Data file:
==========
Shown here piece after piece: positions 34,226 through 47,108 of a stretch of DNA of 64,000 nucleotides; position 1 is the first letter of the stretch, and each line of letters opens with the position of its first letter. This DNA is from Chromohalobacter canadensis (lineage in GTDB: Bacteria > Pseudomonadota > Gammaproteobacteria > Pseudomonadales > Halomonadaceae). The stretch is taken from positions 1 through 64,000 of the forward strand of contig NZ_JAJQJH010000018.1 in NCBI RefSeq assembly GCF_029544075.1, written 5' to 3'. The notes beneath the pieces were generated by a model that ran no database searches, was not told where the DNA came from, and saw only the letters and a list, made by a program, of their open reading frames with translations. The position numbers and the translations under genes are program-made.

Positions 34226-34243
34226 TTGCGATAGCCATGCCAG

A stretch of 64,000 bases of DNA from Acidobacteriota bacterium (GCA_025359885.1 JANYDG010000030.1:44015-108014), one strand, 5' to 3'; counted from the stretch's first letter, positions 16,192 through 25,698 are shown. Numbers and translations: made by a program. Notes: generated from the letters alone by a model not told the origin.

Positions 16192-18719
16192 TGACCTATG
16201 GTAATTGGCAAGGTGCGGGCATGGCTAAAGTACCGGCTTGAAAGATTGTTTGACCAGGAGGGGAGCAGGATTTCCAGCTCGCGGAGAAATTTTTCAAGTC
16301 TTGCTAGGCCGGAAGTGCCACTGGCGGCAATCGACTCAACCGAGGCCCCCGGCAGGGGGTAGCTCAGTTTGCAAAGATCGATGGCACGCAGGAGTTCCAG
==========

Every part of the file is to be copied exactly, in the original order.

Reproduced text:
Shown here piece after piece: positions 34,226 through 47,108 of a stretch of DNA of 64,000 nucleotides; position 1 is the first letter of the stretch, and each line of letters opens with the position of its first letter. This DNA is from Chromohalobacter canadensis (lineage in GTDB: Bacteria > Pseudomonadota > Gammaproteobacteria > Pseudomonadales > Halomonadaceae). The stretch is taken from positions 1 through 64,000 of the forward strand of contig NZ_JAJQJH010000018.1 in NCBI RefSeq assembly GCF_029544075.1, written 5' to 3'. The notes beneath the pieces were generated by a model that ran no database searches, was not told where the DNA came from, and saw only the letters and a list, made by a program, of their open reading frames with translations. The position numbers and the translations under genes are program-made.

Positions 34226-34243
34226 TTGCGATAGCCATGCCAG

A stretch of 64,000 bases of DNA from Acidobacteriota bacterium (GCA_025359885.1 JANYDG010000030.1:44015-108014), one strand, 5' to 3'; counted from the stretch's first letter, positions 16,192 through 25,698 are shown. Numbers and translations: made by a program. Notes: generated from the letters alone by a model not told the origin.

Positions 16192-18719
16192 TGACCTATG
16201 GTAATTGGCAAGGTGCGGGCATGGCTAAAGTACCGGCTTGAAAGATTGTTTGACCAGGAGGGGAGCAGGATTTCCAGCTCGCGGAGAAATTTTTCAAGTC
16301 TTGCTAGGCCGGAAGTGCCACTGGCGGCAATCGACTCAACCGAGGCCCCCGGCAGGGGGTAGCTCAGTTTGCAAAGATCGATGGCACGCAGGAGTTCCAG